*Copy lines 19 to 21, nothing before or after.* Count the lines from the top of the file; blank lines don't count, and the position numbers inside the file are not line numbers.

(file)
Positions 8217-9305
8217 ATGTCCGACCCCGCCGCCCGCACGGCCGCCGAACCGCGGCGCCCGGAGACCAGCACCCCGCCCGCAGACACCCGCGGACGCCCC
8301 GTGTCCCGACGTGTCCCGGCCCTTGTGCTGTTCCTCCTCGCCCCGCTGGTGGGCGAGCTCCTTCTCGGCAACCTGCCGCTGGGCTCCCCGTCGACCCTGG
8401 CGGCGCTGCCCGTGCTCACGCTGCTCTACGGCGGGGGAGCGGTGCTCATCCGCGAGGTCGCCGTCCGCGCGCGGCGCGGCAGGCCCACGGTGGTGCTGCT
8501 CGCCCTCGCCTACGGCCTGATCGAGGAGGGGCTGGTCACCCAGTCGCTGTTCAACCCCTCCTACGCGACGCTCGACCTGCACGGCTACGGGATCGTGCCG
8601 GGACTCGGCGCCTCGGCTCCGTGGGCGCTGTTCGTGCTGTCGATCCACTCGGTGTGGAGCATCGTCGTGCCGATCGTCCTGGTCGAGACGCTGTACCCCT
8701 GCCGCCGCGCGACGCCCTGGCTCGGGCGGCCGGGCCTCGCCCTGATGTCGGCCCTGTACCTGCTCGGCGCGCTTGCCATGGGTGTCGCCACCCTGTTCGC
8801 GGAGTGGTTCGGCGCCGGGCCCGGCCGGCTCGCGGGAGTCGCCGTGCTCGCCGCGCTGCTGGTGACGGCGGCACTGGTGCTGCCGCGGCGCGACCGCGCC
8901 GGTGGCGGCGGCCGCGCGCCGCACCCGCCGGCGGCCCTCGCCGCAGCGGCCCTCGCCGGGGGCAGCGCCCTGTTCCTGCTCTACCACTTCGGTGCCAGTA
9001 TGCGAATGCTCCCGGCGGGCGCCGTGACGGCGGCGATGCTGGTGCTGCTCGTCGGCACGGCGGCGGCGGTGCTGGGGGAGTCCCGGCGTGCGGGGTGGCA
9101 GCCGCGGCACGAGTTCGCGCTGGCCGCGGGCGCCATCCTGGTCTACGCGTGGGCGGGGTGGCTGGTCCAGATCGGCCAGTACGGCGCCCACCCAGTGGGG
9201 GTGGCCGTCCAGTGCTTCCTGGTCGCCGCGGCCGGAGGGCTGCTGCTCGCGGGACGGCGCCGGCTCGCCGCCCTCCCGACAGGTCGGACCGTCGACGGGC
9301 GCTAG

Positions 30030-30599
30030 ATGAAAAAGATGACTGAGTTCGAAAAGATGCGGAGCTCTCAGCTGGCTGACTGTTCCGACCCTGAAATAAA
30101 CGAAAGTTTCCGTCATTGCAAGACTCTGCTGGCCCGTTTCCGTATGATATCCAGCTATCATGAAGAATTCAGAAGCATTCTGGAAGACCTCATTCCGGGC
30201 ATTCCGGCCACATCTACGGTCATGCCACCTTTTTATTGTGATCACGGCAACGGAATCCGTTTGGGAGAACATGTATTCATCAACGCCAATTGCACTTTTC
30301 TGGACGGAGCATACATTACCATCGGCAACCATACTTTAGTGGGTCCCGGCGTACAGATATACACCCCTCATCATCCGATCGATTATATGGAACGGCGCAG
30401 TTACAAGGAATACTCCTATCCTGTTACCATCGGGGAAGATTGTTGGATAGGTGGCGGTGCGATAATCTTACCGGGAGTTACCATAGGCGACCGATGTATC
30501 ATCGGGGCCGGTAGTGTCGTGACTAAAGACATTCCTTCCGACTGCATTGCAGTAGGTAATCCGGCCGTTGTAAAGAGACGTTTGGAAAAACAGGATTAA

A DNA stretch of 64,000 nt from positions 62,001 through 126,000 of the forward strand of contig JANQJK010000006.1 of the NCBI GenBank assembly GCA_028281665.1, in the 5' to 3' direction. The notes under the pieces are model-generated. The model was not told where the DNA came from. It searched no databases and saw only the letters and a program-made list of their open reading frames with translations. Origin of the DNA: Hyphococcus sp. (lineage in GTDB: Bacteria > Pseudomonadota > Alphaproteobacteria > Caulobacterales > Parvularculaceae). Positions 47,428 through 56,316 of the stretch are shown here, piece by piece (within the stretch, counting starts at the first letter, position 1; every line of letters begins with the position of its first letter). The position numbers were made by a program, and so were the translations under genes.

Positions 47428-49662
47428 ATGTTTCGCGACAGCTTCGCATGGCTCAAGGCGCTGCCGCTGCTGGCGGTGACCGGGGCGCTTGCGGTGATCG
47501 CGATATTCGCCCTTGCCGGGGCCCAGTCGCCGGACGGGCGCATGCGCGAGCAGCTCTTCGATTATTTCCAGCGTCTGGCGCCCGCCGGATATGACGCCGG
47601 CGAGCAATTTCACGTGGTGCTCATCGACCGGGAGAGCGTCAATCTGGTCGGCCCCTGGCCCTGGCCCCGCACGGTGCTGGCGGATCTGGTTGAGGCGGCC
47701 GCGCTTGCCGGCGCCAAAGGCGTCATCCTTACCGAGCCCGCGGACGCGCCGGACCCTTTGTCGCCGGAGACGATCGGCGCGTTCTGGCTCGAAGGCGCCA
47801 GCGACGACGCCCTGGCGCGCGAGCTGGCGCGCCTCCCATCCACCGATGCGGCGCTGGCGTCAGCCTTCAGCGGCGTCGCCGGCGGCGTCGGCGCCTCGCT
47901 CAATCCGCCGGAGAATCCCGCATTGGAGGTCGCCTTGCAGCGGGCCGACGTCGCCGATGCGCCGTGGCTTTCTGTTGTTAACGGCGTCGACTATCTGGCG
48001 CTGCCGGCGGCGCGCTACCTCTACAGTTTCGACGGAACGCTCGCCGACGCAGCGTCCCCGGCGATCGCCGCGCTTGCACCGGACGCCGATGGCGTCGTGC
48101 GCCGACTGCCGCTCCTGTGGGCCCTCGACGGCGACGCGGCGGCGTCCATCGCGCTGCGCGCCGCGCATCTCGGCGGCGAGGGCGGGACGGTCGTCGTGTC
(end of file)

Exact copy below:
30401 TTACAAGGAATACTCCTATCCTGTTACCATCGGGGAAGATTGTTGGATAGGTGGCGGTGCGATAATCTTACCGGGAGTTACCATAGGCGACCGATGTATC
30501 ATCGGGGCCGGTAGTGTCGTGACTAAAGACATTCCTTCCGACTGCATTGCAGTAGGTAATCCGGCCGTTGTAAAGAGACGTTTGGAAAAACAGGATTAA

A DNA stretch of 64,000 nt from positions 62,001 through 126,000 of the forward strand of contig JANQJK010000006.1 of the NCBI GenBank assembly GCA_028281665.1, in the 5' to 3' direction. The notes under the pieces are model-generated. The model was not told where the DNA came from. It searched no databases and saw only the letters and a program-made list of their open reading frames with translations. Origin of the DNA: Hyphococcus sp. (lineage in GTDB: Bacteria > Pseudomonadota > Alphaproteobacteria > Caulobacterales > Parvularculaceae). Positions 47,428 through 56,316 of the stretch are shown here, piece by piece (within the stretch, counting starts at the first letter, position 1; every line of letters begins with the position of its first letter). The position numbers were made by a program, and so were the translations under genes.